“Data analytics is the process of analyzing and mining data—sorting, storing, cleansing, identifying patterns and interpreting insights by using various statistical techniques, Big Data processing and technology,” Dr. Li says.  “Data analytics is more technical than Business analytics as it requires advanced statistical methods as well as coding.”

The Skills to Succeed in Data Analytics and Business Analytics 

The need for data professionals to manage and interpret data is not just present, it’s growing quickly. The U.S. Bureau of Labor Statistics projects a need for 3,000 new data jobs on an annual basis through 2030.

The skills you may need to capture one of these new jobs (or to build your current career) depend partly on what you want to do with data. Regardless of the path you take, there are certain baseline skills you’ll need.

Who Makes More: Business Analytics Professionals or Data Analytics Professionals?

While any career should be based on what you’re interested in and what you love to do, there inevitably is a consideration around what your compensation could be.

(These numbers should be considered as a snapshot as education, experience, even location can affect your ultimate salary.)

Which Analytics Path is YOUR Path?

With the similarities between the roles, it’s important to dig deeper into their responsibilities as you decide which is the right path for you to take.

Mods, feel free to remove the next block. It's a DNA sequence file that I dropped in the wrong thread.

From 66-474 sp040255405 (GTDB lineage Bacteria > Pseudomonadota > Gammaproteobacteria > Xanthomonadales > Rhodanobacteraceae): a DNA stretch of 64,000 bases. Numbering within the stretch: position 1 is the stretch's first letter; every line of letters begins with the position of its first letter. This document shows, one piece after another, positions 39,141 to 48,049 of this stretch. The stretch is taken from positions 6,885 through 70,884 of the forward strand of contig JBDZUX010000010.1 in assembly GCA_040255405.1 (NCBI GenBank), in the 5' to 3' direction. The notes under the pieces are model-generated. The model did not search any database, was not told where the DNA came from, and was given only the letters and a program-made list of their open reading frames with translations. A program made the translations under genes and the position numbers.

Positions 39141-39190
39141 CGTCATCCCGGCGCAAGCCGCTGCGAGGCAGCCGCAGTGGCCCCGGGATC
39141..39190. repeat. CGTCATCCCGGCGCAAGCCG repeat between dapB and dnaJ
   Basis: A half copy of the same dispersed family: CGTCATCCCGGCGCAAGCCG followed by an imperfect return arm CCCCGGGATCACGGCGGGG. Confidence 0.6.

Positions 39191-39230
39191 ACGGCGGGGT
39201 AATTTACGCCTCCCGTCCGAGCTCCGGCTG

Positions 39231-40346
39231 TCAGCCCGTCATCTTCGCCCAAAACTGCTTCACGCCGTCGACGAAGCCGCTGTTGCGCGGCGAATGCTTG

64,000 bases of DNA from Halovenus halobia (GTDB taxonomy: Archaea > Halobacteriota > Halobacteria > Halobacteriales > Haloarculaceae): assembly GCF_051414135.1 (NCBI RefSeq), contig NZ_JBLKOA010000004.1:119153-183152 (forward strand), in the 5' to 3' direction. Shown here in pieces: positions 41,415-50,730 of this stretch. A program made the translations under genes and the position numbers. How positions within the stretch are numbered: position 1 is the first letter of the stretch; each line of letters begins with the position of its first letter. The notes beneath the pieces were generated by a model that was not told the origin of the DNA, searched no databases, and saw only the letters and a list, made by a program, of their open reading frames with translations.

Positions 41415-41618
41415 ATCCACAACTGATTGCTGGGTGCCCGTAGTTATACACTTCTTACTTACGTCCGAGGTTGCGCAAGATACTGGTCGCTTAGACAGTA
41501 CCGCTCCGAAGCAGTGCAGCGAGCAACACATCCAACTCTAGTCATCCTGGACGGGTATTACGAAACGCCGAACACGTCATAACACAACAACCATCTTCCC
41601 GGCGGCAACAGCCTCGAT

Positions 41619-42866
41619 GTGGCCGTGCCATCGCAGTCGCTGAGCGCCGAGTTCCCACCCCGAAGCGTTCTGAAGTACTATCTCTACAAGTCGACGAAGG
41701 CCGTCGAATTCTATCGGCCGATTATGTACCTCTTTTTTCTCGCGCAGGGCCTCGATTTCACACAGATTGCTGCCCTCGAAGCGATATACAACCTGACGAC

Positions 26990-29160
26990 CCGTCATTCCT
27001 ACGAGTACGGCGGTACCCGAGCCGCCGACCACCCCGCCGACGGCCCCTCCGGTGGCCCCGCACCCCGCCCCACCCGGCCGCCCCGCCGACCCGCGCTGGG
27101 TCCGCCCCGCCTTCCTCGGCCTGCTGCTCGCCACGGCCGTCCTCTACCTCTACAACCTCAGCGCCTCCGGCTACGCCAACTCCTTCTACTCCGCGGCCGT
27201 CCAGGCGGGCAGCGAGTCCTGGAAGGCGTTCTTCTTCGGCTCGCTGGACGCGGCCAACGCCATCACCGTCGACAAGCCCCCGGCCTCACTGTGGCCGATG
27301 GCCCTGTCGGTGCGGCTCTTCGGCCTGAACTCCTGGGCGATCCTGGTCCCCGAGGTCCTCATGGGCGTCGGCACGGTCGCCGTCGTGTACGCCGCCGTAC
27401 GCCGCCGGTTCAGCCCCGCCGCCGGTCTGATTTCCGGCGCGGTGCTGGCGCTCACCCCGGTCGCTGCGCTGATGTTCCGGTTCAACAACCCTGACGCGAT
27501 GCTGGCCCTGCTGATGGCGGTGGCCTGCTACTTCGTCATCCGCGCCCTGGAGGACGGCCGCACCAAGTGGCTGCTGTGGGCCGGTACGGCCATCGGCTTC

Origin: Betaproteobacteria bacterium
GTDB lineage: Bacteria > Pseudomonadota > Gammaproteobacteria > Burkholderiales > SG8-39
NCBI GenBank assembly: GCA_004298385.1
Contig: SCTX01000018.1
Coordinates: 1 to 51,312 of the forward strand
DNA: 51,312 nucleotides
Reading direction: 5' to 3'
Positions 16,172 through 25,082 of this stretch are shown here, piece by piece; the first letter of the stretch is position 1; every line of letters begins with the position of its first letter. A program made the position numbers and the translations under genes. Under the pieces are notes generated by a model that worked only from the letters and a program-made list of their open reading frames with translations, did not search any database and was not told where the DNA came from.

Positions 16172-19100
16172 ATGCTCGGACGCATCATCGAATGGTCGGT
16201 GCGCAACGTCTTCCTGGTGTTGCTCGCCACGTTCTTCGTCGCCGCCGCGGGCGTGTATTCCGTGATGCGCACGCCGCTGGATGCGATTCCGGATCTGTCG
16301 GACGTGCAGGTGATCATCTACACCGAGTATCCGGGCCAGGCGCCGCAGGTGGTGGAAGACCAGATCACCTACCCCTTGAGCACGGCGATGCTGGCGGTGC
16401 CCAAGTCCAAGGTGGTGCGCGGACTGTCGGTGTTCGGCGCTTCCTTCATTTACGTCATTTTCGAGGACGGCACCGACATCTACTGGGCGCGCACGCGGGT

Dr. Li breaks down the two career paths to their basic parameters saying, “If a person has an intense curiosity to answer business questions, loves exploring hidden patterns in data, and enjoys solving new business problems, business analytics is a good fit.”

“If a person has a technical background and loves discovering the patterns buried in the complex data using data science methods and programming technologies, data analytics is a good fit,” Dr. Li adds.

Starting Your Journey

When you’re ready to strengthen your career, or start it, Franklin University offers analytics-focused degree and certificate programs. Through them you’ll be exposed to not only theory and practice but practical, real-world experience from the seasoned faculty at Franklin.

“Our programs are very applied,” Dr. Li says, “which is good for applicants, most of them who are working adults, who want to switch career paths or get promoted in the field.”

If you are interested in a more technical application of data you could earn an M.S. in Data Analytics and learn the data mining, analyzation and presentation skills you need to make an impact immediately.

With an M.S. in Business Analytics from Franklin, you could get the skills and experience you need to help transform business.

Part of the strength of the program at Franklin is the support behind it. 

“We have an advisory board of industry experts supporting our program,” Dr. Li says. The curriculum is built and revised frequently based on the suggestions from the board members. For example, we are planning to add more R content based on practical needs we’re seeing in the workplace and the advice of the board.”

Business analytics professional. Data analytics professional. Learn more about how you can turn the demand for both into a career you can be proud of.

Free Guide
Accelerating Your Data & Business Analytics Career
9 data professionals share insider secrets on building a thriving (and high-paying) data-centric career.